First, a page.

The two factors that are likely to influence performance with a motherboard (and the chipset it uses) are latency and bandwidth. One of the selling points with Double Data Rate memory is that it is a best of both worlds approach – low latency of SDRAM and high bandwidth a la RDRAM. Well let’s do the numbers and see how they translate into the real world.
Latency is how long it takes for the CPU to ask for something in main memory and actually have it ready to use. In this test, lower numbers are better. Cachemem 2.6 was used to measure the latencies, and the worst case results were used.
What does this mean?
I have expressed the memory latency time in nanoseconds, because clock cycle latency times can only be compared when two processors are running at the same clock speed. To eliminate this processor dependence, I converted the latency in clock cycles to absolute times in nanoseconds. These numbers are “worst case scenarios”.
Well it’s fairly obvious that the tweaked up KT7A simply brains the competition. Even the vaunted AMD 760 with it’s “super-bypass” option is humbled – but not by a lot. For those that aren’t familiar with it, “Super-bypass” is not heart surgery but a method that allows a reduction in latencies in the chipset. It is still not enough to conquer the KT133A, however.
The ALi chipset on the KA266 is no where to be seen. ALi apparently has a new revision of their MAGiK1 chipset out (the mysterious B0 stepping) that addresses this issue, but when this will see the light of day is still a closely guarded secret.
But also look at the manufacturers “optimal” settings recorded by the KT7A (and this with CAS 2 memory instead of CAS 3!). The KT7A Default settings aren’t much better than the KA266, so keep that in mind when viewing the later scores with a tweaked KT7A and a default KT7A. Latency (or the lack of it) is the KT133A chipset’s trump card. The DDR boards have bandwidth to play with. Take the KT133A’s latency advantage away and…
Next we will look at memory bandwidth from a couple of perspectives. First we will look at Cachemem’s scores.
As expected, the DDR twins kick the proverbial out of the SDRAM equipped KT7A. Not a 100% gain, but it is a significant difference. However, (isn’t there always an exception?) your processor will, in most circumstances, spend 95%~98% of it’s time accessing data in the Level1 or Level 2 cache, not main memory. So while you see big differences in the numbers generated here, this performance advantage most likely won’t trickle over into huge real-life performance gains.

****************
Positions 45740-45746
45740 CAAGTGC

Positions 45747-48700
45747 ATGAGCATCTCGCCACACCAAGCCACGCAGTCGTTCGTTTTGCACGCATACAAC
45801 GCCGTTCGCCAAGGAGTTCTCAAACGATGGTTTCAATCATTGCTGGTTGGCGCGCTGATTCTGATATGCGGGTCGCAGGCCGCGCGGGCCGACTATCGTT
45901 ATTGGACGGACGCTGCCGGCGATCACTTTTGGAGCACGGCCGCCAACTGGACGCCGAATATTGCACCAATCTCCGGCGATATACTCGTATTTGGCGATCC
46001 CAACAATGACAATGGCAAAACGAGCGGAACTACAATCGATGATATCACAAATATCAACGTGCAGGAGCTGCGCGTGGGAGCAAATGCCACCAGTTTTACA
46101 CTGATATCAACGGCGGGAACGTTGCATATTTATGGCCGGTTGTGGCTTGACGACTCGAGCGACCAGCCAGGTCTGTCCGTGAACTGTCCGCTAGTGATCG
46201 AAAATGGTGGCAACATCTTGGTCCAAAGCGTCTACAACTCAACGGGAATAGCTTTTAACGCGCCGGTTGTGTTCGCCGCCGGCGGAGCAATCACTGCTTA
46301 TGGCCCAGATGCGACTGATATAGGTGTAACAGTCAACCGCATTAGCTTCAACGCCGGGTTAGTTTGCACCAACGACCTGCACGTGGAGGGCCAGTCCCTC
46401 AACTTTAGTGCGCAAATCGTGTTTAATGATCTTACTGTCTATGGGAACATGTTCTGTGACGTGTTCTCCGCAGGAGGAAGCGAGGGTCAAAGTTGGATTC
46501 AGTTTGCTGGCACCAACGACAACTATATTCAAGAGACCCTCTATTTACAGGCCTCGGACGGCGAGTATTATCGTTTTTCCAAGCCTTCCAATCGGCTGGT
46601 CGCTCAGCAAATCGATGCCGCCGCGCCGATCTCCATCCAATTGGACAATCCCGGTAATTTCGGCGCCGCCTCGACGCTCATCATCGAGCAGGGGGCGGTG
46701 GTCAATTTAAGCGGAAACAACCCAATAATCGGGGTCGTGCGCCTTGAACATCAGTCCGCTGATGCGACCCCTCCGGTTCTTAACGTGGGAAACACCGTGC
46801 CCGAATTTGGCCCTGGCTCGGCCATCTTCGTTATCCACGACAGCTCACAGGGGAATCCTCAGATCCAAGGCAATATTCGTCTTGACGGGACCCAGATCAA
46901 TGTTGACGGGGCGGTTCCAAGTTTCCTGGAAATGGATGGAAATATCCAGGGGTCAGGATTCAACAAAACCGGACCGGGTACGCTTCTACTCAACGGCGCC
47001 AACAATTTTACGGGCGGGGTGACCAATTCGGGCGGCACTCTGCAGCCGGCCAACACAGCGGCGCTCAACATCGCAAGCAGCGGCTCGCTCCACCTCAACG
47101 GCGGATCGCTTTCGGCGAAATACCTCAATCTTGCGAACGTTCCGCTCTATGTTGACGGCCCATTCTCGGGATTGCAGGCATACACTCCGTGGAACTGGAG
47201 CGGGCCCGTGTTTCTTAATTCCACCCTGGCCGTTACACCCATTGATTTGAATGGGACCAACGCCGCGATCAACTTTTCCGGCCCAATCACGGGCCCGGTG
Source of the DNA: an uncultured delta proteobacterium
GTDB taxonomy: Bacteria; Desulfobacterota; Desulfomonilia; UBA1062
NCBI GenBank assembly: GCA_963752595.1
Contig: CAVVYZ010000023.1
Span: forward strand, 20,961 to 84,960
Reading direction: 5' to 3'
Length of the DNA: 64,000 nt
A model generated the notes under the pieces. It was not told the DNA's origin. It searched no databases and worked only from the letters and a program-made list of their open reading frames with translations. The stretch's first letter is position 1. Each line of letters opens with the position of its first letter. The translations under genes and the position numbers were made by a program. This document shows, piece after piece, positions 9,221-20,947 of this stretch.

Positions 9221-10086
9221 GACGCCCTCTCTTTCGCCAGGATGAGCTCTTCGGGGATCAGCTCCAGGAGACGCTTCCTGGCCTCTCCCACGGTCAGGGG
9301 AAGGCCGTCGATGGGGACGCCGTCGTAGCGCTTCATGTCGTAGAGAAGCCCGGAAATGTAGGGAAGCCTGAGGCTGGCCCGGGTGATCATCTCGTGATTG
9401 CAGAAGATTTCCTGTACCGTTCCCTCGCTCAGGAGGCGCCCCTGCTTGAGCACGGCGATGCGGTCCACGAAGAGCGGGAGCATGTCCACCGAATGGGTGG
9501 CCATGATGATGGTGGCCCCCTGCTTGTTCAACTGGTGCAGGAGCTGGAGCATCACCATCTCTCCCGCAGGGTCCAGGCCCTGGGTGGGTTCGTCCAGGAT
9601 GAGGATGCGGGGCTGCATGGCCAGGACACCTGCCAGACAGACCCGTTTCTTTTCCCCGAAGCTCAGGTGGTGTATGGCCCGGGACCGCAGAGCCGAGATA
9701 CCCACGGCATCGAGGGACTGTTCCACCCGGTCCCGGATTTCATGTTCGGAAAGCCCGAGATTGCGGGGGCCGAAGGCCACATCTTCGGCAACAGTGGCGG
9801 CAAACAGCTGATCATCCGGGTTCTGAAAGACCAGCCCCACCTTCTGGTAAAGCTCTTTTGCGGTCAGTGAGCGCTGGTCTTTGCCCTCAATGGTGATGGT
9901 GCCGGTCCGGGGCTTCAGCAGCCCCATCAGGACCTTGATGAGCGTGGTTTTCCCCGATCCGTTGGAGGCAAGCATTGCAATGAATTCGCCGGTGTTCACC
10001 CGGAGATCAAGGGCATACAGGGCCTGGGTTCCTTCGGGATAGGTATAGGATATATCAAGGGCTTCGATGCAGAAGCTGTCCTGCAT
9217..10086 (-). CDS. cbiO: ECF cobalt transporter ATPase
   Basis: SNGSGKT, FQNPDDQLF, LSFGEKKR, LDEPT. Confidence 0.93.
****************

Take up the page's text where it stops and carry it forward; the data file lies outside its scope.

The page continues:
But this is only Cachemem’s take. As an alternative, I’ve included SANDRA’s Stream memory bandwidth as well. This would have to be one of the most abused benchmarks in existence, and it’s certainly in the top three. A note on this test: Stream is just one type of memory access pattern. It is neither the most prevalent nor typical. But it is one and can be measured. Just because you see huge numbers here, it does not necessarily mean that they will transfer over into real life. Also, according to the SANDRA documentation, SANDRA will try many different access patterns until it arrives at a figure. Those of you who run the benchmark once and record the score are kidding yourselves. By the same token, running the score a few times and recording the highest score as “the score” isn’t representative either. What I do is to run each test 15 times, and report the modal score. For those without a statistical background, the modal score is the score that appears most often. I use this because I believe that it represents an average, typically used score. If I get an even number of modal scores (i.e. two different results occurring with the same frequency), I’ll average the modal scores. If you can think of a better way to present this data, you can take up the issue here. This is why I’ve held off so long in using this benchmark – I have been unable to make sense of the numbers returned in a meaningful way.
The numbers used are straight x86/x87. You can get much higher throughputs with MMX or SIMD routines, but they don’t work on all chips, and they certainly aren’t as prevalent in real-life software – yet. Anyway, here are the results:
Again, the DDR pair steal a lead over the SDRAM equipped KT7A. But not by as much as with the Cachemem scores. In fact, the apples-to-apples comparison between the tweaked KT7A and the tweaked KA266 and 8K7A+ does not show huge gain in scores. The Integer scores are also equal between the latency poor KA266 and the 8K7A+, suggesting that most of the scores are influenced more by cache than absolute main memory performance. Floating-point operations do show a preference for the EPoX and these are the instructions that aren’t influenced as much by cache, so memory access (latency) times are of importance.
As an indicator to the performance achieved, I’ve included the modal results in a table below. In all cases, the modal result seems to occur about one-third of the time.
|Modal result occurrence (out of 15 runs)||5||3,3 (two scores averaged)||3||3,3|
The peak scores aren’t that much greater. On average only about 10MB/s for each.
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